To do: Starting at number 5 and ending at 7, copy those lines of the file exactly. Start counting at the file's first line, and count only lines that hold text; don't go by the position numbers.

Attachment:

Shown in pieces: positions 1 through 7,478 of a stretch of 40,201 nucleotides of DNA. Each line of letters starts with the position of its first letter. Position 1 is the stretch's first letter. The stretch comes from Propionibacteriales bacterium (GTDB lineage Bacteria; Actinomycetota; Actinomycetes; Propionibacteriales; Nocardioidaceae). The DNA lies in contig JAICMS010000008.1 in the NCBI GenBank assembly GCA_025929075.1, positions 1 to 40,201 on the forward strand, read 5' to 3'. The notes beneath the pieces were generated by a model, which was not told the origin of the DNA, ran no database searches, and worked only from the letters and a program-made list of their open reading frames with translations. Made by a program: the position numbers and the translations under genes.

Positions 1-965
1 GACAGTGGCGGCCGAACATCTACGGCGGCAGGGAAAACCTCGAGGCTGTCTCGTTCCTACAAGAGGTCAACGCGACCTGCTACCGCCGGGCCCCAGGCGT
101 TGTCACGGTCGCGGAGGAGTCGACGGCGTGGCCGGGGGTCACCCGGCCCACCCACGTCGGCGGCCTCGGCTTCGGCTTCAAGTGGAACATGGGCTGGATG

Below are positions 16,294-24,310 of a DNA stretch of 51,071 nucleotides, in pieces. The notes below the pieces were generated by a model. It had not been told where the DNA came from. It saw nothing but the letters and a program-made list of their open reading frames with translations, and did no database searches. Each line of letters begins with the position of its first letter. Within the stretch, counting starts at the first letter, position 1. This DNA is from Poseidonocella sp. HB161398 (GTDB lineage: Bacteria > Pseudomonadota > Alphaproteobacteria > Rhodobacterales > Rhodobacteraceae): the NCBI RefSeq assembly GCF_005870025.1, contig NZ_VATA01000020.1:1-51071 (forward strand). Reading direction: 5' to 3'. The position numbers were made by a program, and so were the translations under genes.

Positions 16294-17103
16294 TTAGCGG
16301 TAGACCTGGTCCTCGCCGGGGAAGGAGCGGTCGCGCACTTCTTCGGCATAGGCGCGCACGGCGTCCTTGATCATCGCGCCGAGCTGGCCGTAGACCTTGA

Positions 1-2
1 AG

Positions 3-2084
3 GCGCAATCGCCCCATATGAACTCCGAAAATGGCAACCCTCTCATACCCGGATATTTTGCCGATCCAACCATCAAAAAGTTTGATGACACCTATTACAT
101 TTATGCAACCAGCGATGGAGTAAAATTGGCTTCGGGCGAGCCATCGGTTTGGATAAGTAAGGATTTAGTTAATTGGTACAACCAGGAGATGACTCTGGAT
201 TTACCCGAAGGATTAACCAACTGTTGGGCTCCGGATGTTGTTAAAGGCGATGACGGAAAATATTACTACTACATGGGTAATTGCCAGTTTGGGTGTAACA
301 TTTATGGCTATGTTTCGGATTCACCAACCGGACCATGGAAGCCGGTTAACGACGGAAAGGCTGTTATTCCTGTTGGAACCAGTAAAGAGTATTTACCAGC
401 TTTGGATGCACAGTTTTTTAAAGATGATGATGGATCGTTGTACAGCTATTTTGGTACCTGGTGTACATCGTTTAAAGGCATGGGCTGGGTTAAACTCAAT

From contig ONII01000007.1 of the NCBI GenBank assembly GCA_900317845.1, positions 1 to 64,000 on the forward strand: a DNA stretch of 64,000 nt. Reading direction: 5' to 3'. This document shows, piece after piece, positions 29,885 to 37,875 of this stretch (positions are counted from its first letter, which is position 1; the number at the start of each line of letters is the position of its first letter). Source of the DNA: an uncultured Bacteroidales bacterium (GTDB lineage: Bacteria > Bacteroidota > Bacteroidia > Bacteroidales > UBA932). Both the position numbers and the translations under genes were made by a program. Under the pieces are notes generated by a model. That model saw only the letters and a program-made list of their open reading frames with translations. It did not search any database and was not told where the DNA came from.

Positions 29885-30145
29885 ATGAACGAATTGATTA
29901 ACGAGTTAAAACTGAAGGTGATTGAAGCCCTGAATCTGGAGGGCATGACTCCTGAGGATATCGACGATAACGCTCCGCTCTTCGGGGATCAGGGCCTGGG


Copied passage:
Below are positions 16,294-24,310 of a DNA stretch of 51,071 nucleotides, in pieces. The notes below the pieces were generated by a model. It had not been told where the DNA came from. It saw nothing but the letters and a program-made list of their open reading frames with translations, and did no database searches. Each line of letters begins with the position of its first letter. Within the stretch, counting starts at the first letter, position 1. This DNA is from Poseidonocella sp. HB161398 (GTDB lineage: Bacteria > Pseudomonadota > Alphaproteobacteria > Rhodobacterales > Rhodobacteraceae): the NCBI RefSeq assembly GCF_005870025.1, contig NZ_VATA01000020.1:1-51071 (forward strand). Reading direction: 5' to 3'. The position numbers were made by a program, and so were the translations under genes.

Positions 16294-17103
16294 TTAGCGG